March 01, 2012
There's no doubt: mobile websites are all the rage these days, and all signs point to it being more and more important in the coming years. As such, a lot of attention is being paid to having a "mobile presence", being "mobile ready", and a whole host of other ill-understood buzzwords. However, there are a few ways to approach a mobile website. I'll try to break down some of the different options that are available with some pro and cons along the way, as well as a note on how Joomla fits into this conversation specifically.
A point that most website owners don't think about until they start diving into the possibility of a mobile site is this: What is important to a mobile user is often not the same thing that's important to a user on a desktop browser. Mobile users can be further broken down into on-the-move users looking up information quickly and casual users who are viewing the site on a mobile browser simply because it was the closest device to them at the moment (as opposed to a laptop sitting across the room). The needs of both types of users need to be taken into account when thinking about the final mobile product that they'll be interacting with.
As the website owner, it'll be your job to come up with a way to balance these needs by providing a focused experience while not watering down the real purpose of the website. How that's accomplished depends a lot on the goals of the website: conveying information, a marketing/sales conversion, etc. It's often a good idea to work with an impartial 3rd-party with no particular attachments to the site to help with this process. For most website owners it ends up being a pretty eye-opening exercise to realize what is at the core of their web presence and to strip away all of the extraneous bits that they thought were so essential to the website.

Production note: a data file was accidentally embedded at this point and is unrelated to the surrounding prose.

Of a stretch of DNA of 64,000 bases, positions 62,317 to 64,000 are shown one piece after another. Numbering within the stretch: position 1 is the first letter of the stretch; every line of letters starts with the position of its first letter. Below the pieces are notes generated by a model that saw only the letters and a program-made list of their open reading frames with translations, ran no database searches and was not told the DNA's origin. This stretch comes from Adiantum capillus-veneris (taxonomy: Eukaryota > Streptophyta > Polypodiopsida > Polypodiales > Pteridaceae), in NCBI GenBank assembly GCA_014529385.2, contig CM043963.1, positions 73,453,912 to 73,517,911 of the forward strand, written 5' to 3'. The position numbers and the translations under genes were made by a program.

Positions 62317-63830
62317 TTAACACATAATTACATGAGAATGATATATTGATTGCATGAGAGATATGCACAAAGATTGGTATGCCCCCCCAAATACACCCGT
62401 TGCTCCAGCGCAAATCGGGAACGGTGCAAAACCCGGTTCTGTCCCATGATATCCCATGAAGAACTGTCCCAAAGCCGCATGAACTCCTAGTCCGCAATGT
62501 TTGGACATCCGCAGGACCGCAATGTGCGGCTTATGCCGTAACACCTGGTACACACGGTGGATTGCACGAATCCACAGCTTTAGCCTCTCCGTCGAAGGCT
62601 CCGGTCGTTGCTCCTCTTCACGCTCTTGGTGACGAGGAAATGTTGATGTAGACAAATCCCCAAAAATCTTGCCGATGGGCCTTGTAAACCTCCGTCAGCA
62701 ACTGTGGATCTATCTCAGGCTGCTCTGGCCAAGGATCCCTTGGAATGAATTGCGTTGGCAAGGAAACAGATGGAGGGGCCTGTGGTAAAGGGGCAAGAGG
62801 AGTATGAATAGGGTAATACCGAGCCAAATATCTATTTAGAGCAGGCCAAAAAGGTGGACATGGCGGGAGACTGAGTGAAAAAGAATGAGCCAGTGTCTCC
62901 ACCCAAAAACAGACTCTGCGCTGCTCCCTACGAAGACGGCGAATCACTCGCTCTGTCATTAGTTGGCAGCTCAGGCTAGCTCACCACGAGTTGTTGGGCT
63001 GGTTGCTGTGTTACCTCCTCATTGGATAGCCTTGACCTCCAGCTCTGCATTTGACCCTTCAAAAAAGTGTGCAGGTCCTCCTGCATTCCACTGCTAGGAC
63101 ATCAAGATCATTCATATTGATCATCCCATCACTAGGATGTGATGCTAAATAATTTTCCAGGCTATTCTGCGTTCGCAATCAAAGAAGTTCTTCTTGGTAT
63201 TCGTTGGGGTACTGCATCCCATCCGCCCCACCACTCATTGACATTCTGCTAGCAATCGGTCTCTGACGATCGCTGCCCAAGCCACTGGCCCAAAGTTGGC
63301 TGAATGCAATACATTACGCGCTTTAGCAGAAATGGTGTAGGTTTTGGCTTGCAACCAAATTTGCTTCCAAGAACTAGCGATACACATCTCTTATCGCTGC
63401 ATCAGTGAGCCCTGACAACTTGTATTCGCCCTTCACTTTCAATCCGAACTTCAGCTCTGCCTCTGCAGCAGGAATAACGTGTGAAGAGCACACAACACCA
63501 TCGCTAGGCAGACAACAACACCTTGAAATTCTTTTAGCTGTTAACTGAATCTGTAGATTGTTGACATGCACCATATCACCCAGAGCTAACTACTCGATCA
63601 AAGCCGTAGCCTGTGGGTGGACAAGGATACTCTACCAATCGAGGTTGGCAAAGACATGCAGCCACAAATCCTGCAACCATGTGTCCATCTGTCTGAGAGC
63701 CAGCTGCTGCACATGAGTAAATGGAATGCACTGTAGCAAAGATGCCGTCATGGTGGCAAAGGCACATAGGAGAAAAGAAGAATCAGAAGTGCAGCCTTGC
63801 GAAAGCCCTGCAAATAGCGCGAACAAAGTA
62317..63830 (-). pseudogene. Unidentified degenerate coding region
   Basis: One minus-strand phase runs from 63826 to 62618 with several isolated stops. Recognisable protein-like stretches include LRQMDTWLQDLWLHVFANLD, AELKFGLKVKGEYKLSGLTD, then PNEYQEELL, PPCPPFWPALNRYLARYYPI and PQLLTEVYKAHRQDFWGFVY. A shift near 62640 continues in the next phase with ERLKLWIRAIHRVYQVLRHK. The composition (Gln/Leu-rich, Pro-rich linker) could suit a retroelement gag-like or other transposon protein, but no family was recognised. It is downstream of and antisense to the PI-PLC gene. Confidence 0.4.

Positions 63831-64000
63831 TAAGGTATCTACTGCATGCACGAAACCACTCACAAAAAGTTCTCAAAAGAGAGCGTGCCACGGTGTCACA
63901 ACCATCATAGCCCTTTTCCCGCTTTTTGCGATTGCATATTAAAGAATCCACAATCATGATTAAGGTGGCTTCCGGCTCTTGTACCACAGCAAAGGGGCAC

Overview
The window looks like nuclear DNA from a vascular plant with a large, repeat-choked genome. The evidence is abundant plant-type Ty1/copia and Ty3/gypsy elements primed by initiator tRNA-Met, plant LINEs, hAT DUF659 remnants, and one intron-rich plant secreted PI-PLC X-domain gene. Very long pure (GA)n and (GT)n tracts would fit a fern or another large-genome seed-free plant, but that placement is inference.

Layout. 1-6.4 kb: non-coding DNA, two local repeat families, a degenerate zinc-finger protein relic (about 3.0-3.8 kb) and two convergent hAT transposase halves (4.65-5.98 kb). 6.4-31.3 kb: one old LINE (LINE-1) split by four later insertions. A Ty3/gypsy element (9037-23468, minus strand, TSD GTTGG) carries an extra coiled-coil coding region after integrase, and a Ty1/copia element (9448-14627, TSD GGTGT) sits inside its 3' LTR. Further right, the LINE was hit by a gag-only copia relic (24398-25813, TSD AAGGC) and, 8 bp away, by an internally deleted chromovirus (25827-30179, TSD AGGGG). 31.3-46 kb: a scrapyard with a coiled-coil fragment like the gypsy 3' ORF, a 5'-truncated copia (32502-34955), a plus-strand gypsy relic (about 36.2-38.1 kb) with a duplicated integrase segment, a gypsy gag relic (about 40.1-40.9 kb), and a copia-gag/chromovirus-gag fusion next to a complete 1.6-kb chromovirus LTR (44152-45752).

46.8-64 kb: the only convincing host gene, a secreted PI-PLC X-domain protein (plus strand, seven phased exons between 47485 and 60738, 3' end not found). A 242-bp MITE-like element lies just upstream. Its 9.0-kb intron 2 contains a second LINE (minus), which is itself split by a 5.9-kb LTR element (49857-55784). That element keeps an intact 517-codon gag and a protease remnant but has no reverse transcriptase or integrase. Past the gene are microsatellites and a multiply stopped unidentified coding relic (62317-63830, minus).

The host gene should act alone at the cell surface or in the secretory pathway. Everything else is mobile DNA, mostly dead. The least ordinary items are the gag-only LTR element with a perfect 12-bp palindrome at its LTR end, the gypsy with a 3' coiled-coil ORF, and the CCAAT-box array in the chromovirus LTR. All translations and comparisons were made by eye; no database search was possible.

Once you're armed with a clear view of what your mobile users want, you can dive into how to best deliver it to them.
So much has been written about responsive or adaptive designs in the past year that it's almost dizzying. The basic premise is that you have one design (or codebase) that works across every viewing experience. This has huge advantages for cost and development since only one codebase has to be maintained at any given time. Also, this is the most forward-thinking approach since it accounts for viewing experiences as small as a tiny mobile device and as large as a living room TV.
The huge caveat with responsive design is that a redesign of the full-width website has to take place at the same time. If you're happy with your current website design/layout, it's nearly impossible to "responsive-ize" a pre-existing design. Usually decisions were made (or weren't made) in the design or markup (underlying code) that make it prohibitively complicated to utilize this method. However, if your website is due for a redesign anyway, there is no excuse not to think of it in terms of being responsive. When you work with a designer on this, make sure they're aware of the implications of how responsive websites work. It's no longer as simple as going the traditional route of designing a full-width layout and a separate mobile-width layout. Instead, responsive design focuses more on proportions and interactions of the various elements contained within the website through a full range of widths. For more about this, Trent Walton sums it up nicely in recent article*. Also, our friends, OS Training, recently posted a roundup of Joomla templates that are responsive out-of-the-box.